Summary Allows users to pick up an object on a display and drop it on another display similarly to how physical objects would be manipulated.
Description Rekimoto (Rekimoto:1997) proposed an interaction technique called Pick-and-Drop, which allows users to pick up digital objects with a stylus and drop them onto another screen. The technique is different from tradition drag-and-drop because selecting an object virtually attaches it to the stylus, which can them be moved without physically contacting the screen. This also facilitates transferring objects across devices.
Design motivation Augmenting existing practices, Creating engaging experiences
Design goal Improving information management across devices, Supporting interaction in a free manner, Supporting design of interfaces for dynamic collections of devices
Device type Private, Semi-private, Public
Enabling technology Displays, Alternative forms of input, Networking technologies, Physical object identification
Theory
Reference Rekimoto, J. (1997). Pick-and-Drop: A Direct Manipulation Technique for Multiple Computer Environments (pp. 31–39). Presented at the Proceedings of the 10th annual ACM symposium on User interface software and technology - UIST '97, New York, New York, USA: ACM Press. doi:10.1145/263407.263505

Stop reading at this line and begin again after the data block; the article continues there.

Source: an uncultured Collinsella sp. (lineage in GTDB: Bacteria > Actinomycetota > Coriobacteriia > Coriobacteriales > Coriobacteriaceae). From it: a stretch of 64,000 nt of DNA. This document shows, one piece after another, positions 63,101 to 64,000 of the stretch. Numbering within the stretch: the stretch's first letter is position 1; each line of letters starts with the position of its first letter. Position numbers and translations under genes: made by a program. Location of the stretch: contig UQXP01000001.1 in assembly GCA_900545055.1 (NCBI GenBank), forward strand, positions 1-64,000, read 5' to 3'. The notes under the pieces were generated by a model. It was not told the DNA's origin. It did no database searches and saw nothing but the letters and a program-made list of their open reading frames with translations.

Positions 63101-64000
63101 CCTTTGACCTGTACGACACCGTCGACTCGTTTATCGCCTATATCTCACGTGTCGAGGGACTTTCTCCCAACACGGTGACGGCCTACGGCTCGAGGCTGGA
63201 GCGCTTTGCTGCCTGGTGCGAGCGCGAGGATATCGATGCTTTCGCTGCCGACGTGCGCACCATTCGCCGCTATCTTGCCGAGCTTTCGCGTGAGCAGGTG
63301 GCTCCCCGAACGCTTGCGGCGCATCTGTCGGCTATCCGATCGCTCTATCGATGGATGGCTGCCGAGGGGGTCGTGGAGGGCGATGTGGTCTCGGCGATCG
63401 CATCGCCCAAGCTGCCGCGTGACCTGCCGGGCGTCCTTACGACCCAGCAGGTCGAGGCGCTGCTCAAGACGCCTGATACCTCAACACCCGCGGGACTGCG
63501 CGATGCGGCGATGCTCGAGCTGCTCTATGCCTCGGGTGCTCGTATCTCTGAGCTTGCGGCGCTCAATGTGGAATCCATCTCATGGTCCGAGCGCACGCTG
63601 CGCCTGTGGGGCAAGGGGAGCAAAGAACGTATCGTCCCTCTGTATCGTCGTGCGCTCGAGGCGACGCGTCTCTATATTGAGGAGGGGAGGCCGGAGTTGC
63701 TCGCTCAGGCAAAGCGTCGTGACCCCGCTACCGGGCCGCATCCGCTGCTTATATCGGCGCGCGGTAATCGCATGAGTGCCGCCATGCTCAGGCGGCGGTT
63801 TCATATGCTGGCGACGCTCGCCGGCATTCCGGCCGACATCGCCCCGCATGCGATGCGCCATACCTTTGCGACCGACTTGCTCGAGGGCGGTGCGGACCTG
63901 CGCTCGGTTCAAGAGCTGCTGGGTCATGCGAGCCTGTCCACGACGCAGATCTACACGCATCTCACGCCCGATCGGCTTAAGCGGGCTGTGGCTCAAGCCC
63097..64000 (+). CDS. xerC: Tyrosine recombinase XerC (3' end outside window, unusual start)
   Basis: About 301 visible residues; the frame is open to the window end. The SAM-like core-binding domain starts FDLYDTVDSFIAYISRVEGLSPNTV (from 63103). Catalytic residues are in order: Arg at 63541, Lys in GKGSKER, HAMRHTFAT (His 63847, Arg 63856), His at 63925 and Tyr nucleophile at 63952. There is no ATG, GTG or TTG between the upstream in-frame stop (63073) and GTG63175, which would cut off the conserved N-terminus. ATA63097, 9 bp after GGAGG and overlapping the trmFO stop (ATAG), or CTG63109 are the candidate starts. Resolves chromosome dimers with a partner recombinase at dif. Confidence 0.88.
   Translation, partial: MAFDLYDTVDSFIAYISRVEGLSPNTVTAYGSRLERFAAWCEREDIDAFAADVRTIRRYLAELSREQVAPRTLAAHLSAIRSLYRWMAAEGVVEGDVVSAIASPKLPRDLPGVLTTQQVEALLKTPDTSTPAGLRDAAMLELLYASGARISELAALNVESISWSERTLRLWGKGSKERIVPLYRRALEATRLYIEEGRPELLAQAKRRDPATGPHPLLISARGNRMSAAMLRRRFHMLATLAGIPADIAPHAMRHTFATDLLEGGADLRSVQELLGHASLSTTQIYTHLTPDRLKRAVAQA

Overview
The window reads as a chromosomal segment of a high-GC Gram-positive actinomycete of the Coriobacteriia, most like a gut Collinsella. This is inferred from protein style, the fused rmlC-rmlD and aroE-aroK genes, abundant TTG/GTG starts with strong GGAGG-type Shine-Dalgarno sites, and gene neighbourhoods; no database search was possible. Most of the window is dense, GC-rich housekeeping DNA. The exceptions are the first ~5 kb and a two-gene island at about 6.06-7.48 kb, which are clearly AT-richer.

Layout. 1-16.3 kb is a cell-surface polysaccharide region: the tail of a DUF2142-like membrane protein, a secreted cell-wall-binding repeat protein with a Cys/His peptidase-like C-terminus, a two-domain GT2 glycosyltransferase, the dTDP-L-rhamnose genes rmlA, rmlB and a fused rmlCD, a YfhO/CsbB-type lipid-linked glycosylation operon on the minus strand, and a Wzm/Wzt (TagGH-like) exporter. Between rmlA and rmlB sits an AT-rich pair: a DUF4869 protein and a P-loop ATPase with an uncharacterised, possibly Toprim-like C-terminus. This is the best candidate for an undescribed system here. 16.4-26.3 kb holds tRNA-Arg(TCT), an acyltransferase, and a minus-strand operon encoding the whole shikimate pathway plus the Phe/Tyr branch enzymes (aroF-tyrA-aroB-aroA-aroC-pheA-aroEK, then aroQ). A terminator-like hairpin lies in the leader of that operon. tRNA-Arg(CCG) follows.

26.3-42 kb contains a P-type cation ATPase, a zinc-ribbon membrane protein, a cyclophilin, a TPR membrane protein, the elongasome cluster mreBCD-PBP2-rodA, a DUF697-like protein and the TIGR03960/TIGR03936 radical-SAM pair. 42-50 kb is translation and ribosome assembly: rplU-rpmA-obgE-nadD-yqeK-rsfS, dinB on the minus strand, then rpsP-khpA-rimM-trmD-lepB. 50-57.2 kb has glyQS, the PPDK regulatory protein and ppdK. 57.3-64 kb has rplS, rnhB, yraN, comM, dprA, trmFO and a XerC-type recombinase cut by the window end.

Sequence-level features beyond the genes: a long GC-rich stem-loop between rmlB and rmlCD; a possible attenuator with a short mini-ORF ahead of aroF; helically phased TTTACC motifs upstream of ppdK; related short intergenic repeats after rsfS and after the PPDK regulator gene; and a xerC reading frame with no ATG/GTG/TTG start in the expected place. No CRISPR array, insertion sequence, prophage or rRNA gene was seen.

http://portal.acm.org/citation.cfm?doid=263407.263505

Pattern family Pick-and-Drop
Cites
Cited by Hyperdrag, ConnecTable, That One there!, Bumping, SyncTap, Touch-and-Connect, Stitching, Vacuum, TranSticks, Select-and-Point, Slurp, Chucking, Lift-and-Drop, The Conduit, PaperVideo, Cross-Device Drag-and-Drop, VisPorter, Conductor, Shuffling, Throwing, Taking, Drag-and-Pop, Drag-and-Pick
Related to That One there!, Touch-and-Connect, Stitching, Select-and-Point, Slurp, Lift-and-Drop, The Conduit, Shuffling, Throwing, Taking
Examples Example for Pick and Drop.png
Diagram Diagram for Pick-and-Drop.png

IDLAB - Institute of Informatics, Tallinn University